Monday, November 07, 2005

I've Come a Long Way

Today, I get to work on Book Three in earnest. I sort of already started, since yesterday I went to the same spot where I brainstormed most of Enchanted, Inc. and re-read all my notes, then did a little more brainstorming. I'm hoping that being back in that place where I came up with so many ideas will trigger more ideas.

In a way it was a fun blast from the past. When I sat in that spot a little more than two years ago, that world was very shapeless. It was a lot of little ideas swirling around. Most of my characters were vague concepts, and few of them had actual names. Now I've written two books about those people, and they're real and alive to me. I was sitting in that spot when I first outlined the kind of person Katie would be. Most of those ideas are still true about her, but I got one thing wrong: my notes from that day mention that she's trying to be a more sophisticated "Kathleen." That never happened. She was always just "Katie" and okay with that. She's only "Kathleen" when she's in trouble. That brainstorming session was where I mentally cast some of the characters. Some of those castings didn't work out (I had to mentally fire Renee Zellweger as Katie because she was totally wrong for the role once we started "shooting"), and some worked out to a scary degree (as in, one of the actors in real life is more like the character he plays in my head than he has been in any role I'd seen him in -- to the point it's almost kind of freaky). This was when I realized that my idea for an executive who was brought to the future from a more medieval setting should actually be Merlin himself, and when I ended up swapping the core personality traits between Rod and Owen, which I think made both characters more interesting. You expect the guy who's really good looking to be charming and the guy who's not so hot but who uses an illusion to be bashful, but the other way around made them both deeper, richer characters, and I think that also had a ripple effect on the way the story shaped up.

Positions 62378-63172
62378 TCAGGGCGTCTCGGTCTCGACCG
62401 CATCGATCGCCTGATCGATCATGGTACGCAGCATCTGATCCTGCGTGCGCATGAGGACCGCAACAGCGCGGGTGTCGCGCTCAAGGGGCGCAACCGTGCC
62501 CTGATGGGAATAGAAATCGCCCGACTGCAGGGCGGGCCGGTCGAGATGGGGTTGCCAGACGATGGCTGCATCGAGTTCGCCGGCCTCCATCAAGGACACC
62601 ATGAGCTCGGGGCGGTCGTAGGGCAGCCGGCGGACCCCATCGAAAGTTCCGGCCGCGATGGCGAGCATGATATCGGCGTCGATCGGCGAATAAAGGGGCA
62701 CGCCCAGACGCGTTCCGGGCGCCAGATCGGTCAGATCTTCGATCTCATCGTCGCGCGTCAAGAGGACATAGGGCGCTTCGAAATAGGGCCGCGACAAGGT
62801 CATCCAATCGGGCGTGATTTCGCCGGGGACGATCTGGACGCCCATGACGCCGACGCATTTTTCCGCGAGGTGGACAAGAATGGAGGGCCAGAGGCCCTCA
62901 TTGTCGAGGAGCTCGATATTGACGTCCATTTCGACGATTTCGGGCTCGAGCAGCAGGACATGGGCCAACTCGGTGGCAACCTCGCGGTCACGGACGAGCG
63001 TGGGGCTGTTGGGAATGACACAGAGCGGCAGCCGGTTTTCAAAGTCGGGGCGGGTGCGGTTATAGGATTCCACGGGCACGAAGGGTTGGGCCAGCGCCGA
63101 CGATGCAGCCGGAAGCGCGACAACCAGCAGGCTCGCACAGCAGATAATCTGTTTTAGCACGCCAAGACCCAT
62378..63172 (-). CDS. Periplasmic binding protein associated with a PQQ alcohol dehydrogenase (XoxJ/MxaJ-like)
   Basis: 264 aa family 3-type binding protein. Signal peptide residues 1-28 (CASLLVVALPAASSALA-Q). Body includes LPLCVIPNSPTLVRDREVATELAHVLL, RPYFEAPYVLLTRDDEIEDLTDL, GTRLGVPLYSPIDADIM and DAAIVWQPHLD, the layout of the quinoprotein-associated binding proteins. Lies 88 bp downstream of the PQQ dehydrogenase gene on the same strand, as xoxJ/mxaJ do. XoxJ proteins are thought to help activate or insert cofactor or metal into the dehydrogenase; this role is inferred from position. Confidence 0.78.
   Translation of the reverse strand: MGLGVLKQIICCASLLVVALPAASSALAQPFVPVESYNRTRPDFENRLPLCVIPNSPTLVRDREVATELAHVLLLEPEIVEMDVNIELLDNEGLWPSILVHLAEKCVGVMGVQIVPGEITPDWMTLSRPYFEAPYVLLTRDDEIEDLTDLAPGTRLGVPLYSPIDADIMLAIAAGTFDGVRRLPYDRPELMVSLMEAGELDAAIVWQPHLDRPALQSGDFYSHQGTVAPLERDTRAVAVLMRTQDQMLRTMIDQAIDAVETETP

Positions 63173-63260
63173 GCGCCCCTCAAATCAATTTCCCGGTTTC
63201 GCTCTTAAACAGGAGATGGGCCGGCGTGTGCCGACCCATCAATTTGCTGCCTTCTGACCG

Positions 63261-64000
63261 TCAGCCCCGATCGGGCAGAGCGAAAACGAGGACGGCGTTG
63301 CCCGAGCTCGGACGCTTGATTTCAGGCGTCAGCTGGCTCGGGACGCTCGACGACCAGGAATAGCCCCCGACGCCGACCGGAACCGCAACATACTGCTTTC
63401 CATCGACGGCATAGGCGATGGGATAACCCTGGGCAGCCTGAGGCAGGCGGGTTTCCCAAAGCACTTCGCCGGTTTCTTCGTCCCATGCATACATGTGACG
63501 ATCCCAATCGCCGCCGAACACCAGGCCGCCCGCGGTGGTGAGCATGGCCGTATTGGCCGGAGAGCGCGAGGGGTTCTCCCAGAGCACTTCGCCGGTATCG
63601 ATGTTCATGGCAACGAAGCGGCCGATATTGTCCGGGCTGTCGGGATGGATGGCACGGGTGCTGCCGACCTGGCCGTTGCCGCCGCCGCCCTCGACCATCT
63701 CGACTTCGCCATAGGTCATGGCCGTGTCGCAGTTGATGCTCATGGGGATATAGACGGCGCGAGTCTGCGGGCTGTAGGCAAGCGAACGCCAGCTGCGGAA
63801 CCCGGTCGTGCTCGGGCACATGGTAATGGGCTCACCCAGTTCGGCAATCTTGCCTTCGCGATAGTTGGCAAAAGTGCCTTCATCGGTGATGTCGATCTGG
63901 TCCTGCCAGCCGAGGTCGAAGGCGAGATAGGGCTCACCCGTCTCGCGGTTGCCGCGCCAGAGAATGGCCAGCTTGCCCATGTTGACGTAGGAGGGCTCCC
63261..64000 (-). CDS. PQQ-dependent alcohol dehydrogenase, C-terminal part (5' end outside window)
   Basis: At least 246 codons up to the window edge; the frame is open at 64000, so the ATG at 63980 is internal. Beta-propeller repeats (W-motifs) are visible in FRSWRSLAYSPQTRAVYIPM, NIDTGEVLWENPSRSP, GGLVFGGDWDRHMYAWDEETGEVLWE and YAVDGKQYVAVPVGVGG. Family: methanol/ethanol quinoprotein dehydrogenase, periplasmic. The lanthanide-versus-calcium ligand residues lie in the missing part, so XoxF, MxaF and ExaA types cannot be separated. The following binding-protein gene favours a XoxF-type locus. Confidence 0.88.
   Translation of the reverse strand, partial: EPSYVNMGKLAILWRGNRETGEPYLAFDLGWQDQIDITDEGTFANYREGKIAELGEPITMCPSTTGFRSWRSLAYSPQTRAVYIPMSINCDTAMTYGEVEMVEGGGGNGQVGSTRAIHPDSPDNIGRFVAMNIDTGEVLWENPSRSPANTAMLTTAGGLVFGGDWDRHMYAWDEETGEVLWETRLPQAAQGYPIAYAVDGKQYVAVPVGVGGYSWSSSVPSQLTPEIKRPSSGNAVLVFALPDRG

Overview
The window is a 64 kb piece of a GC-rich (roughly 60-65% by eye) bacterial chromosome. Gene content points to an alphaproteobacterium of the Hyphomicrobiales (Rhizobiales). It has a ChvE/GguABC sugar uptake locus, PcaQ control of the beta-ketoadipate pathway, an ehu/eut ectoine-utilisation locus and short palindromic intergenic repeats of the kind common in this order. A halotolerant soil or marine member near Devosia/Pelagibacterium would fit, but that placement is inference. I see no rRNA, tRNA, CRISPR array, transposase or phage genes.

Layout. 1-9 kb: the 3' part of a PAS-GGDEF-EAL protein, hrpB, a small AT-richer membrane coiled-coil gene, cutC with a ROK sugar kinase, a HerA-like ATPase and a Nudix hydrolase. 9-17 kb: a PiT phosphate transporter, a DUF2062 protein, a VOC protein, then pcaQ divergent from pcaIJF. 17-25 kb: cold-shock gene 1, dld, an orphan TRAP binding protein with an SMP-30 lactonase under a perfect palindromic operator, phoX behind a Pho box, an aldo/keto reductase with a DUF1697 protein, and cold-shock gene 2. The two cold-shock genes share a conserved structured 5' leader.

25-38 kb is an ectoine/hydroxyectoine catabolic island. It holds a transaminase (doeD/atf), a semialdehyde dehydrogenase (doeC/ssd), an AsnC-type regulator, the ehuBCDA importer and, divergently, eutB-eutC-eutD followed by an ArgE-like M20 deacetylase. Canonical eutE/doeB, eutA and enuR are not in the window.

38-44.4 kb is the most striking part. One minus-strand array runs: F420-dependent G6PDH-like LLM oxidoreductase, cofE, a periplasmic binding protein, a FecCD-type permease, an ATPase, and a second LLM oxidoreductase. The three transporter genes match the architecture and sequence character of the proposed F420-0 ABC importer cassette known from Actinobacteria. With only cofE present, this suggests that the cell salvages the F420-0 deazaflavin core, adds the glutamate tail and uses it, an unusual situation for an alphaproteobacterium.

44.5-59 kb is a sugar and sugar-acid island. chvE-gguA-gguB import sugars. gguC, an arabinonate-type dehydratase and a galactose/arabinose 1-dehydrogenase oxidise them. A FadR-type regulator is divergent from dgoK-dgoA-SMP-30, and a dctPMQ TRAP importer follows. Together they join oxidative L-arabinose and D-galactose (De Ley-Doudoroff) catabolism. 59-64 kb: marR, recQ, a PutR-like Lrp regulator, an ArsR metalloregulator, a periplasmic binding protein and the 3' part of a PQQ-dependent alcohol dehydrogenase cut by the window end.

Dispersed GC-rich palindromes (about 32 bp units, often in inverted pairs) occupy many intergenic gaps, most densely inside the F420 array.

I don't know if I had any similar breakthroughs yesterday, but then, I didn't know for sure that those were breakthroughs until much later. I mostly just focused on the emotional journeys for each character in this book, where I want to take them, what they've learned already and what they need to learn. Now I need to come up with events that will trigger those emotional things.

As I plunge into the writing madness, I'm trying to set up a few ground rules for myself. For one thing, I'm going to try to exercise at least half an hour a day. That's good for my health and my creativity. Plus, I'll be visiting my editor in New York around the time I hope to have my first rough draft finished, and I'd like to not look like I've been holed up in a cave for a month. I'm also going to try to devote half an hour a day to housework. I'll be coming out of my book haze at about the time to put up Christmas decorations, and I don't want to have to overhaul the whole house in order to do that. I have some gold stars I'll have to put on my calendar, and then I can think of a suitable reward if I'm good.

In other news, I finally got all my "congratulations, you're now a member" stuff from SFWA. It gave me a real sense of how far I've come. No, it wasn't the membership card (cool! A membership card!) that did the trick. It was the envelope it all came in. The directory, back issues of the magazine and all that came in a big manilla envelope, pretty much exactly the kind of envelope I used to send as SASE with my submissions, and the bulk of it was about the size of a proposal. I'm used to seeing that kind and size of envelope in my mailbox as a likely rejection. The moment I saw it, I had a bit of a panic attack. Then I remembered that I don't have any submissions unaccounted for, I send everything to my agent in e-mail, and when she gets rejections, she just e-mails the rejection letter to me. I can now see a bulky manilla envelope in my mailbox and not assume that it's bad news. That, my friends, is progress in the life of a writer.

No comments: